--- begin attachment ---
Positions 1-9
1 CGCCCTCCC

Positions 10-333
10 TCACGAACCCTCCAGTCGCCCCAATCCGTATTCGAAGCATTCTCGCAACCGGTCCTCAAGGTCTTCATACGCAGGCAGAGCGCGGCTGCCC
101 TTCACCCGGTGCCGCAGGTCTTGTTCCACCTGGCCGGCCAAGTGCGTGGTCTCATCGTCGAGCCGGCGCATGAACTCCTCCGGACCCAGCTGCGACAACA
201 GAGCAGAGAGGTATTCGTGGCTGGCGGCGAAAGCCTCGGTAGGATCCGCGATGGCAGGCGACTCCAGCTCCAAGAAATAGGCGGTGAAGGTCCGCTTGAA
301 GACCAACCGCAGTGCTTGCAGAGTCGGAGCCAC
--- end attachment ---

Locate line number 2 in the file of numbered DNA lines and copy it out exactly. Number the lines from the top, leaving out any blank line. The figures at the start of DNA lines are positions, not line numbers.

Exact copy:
1 CGCCCTCCC